The first episode of the current Grey¹s Anatomy season featured Mat Kearney’s “All I Need,” which was not only identified in the credits, but had an ad card picturing the album. Is that a future trend?
The WB has had ad cards since I did my first show, Roswell, there. The ad card is offered in exchange for a reduction in the master licensing fee. It depends on whether there¹s enough time at the end of the show to do it. It's a network decision, not a music supervisor decision, but it¹s always wonderful to be able to offer it to an artist.

What constitutes a song working for a particular moment within a TV show or movie?
When I find a certain song for a certain moment in an episode of television, it could be a lyric, or something that adds an emotional component to the scene. Sometimes, source music is simply source music, from a jukebox or a car radio. Some music achieves many different things. It all depends on what the scene requires.

Any distinction between doing music for a feature film as opposed to a TV series?
It's the same creative challenge. The difference is the time frame, which is extremely compressed in TV. For me, it¹s about working with the creative to define the sound for the project and to create a cohesiveness that helps tell the story. We are supporting what¹s already there with what, hopefully, are the best music choices possible.

How do you balance your own personal musical tastes against the demands of using music to support the production?
As a music supervisor, your personal taste is reflected in your song choices. But I worked on a show called Carnivale for HBO that was all pre-1935 music. When you have a project like that, you have to research and listen. Great music from any era or genre stands out. As a supervisor, you can appreciate the best tango, the best opera, the best Latin hip-hop… Indie rock may be my first love, but you¹re limiting yourself as a supervisor if you can only work within a very small genre.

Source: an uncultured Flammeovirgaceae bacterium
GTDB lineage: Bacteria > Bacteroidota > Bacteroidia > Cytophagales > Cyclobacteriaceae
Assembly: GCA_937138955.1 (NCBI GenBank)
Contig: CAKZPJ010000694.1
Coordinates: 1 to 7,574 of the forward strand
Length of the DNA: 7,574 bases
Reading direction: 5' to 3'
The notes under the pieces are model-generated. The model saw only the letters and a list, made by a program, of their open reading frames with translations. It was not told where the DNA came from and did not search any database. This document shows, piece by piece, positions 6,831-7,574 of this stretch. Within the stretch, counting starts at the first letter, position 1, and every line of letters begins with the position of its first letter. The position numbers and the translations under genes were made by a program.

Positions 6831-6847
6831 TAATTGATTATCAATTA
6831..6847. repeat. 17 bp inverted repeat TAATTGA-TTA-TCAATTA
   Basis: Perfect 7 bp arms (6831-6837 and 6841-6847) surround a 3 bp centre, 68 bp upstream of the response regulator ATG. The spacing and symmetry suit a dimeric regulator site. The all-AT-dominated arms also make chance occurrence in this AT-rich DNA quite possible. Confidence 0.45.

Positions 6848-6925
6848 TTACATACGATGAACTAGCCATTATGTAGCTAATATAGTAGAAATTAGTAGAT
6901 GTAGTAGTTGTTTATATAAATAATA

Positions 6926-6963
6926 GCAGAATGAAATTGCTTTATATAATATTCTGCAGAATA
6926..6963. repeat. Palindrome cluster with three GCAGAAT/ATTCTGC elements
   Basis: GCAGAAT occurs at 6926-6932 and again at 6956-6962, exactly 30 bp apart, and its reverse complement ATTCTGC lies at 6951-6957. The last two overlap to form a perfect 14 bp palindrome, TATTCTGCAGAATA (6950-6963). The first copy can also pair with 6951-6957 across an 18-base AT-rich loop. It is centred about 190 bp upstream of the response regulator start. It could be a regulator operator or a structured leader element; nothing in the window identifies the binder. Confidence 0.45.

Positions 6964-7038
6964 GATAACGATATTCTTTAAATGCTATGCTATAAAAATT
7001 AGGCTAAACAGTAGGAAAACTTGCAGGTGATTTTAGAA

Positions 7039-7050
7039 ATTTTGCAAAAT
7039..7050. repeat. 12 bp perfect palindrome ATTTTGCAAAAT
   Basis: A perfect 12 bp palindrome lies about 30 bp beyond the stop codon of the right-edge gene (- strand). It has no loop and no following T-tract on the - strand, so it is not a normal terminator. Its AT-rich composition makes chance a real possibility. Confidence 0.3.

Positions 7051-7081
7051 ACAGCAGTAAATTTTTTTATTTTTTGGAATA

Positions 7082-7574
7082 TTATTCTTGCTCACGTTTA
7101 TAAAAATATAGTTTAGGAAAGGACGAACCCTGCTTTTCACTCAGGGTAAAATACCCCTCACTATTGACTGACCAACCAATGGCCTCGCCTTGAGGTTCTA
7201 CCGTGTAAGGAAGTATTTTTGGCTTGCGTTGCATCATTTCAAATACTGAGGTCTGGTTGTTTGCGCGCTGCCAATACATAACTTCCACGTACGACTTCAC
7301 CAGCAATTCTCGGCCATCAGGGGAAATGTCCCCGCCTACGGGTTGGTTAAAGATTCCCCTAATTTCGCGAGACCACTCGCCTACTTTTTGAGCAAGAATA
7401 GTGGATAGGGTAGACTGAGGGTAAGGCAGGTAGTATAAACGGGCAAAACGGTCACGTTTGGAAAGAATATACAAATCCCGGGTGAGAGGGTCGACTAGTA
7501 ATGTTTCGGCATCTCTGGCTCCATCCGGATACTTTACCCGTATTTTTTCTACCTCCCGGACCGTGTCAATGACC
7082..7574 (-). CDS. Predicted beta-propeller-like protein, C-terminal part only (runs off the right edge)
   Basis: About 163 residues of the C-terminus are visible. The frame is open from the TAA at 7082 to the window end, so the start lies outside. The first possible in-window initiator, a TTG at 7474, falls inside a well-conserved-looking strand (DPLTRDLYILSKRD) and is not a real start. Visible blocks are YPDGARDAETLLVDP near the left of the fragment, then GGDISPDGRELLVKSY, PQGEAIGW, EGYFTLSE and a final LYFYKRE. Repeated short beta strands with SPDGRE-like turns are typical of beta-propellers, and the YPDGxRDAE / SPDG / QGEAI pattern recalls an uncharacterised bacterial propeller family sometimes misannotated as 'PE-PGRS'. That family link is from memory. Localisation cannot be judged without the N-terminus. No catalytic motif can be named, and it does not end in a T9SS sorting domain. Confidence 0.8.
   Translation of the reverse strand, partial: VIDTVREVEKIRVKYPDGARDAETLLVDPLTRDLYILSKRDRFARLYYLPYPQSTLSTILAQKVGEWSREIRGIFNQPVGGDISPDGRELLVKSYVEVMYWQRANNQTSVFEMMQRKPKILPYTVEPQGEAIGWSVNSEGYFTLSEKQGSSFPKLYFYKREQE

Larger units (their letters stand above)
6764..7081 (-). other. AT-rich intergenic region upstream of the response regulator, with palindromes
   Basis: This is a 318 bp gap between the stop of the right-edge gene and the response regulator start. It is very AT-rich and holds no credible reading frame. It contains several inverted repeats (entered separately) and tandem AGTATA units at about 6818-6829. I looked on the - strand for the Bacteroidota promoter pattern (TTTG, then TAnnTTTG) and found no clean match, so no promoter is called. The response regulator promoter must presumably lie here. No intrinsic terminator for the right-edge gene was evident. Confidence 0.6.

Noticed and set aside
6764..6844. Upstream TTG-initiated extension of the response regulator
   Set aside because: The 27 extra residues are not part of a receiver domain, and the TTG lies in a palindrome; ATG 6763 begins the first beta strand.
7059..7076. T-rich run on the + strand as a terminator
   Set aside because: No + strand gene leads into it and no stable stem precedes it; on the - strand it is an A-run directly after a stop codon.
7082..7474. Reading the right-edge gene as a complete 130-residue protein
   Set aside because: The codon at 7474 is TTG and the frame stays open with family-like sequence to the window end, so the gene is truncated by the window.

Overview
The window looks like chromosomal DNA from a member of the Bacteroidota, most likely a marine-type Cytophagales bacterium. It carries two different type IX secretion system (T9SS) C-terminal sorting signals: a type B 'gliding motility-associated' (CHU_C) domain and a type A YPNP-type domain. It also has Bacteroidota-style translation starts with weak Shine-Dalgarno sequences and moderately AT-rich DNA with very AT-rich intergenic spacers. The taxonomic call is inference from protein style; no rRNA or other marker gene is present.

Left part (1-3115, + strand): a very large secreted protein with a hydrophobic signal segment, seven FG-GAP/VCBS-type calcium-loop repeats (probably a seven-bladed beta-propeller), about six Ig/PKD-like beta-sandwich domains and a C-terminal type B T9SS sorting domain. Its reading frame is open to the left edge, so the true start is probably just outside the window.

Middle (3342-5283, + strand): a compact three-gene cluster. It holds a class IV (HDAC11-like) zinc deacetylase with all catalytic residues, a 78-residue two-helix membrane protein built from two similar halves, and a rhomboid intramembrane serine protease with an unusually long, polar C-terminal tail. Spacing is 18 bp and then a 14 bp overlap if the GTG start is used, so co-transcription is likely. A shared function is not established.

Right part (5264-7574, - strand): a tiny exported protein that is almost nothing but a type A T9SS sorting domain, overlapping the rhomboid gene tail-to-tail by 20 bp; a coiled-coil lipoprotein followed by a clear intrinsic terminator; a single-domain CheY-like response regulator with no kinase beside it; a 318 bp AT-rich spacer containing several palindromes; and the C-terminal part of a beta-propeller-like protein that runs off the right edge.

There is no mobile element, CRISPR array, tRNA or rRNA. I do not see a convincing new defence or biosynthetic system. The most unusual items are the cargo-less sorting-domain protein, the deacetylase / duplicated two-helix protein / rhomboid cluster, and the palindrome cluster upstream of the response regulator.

Do you enjoy being involved in the development of new artists?
Definitely. It's so nice to help an artist as good as Mat [Kearney] reach a larger audience, but the songs speak for themselves.

Any other new acts you¹re working with now?
I love The Feeling, the Teddy Bears and the Pipettes at the moment.

Is there a particular job you¹re proudest of in your career?
I'll never forget the first time I cleared Radiohead’s “How to Disappear Completely” for Roswell. It was a big moment for me.

There have been successful soundtracks for both Grey’s Anatomy and a series of six albums for The O.C. Do you enjoy working on them?
It’s a real enjoyable part of the job. We work really closely with the producers to identify not only an incredibly listenable album, but one that can be a fan's companion piece to the show also. It¹s great fun to create the sequencing for a complete package.
The sounds of a brighter day to come? (1/15a)
Turnaround specialist becomes a music man. (1/15a)
Recalibrating for changing tastes. (1/15a)
As his song says, "Livin' the Dream." (1/14a)
A messy divorce nears its resolution. (1/15a)
Bring your umbrella.
After the snubs, the show.
It's the way all the biggest mob bosses did it.
When vaccination schedules and touring schedules meet.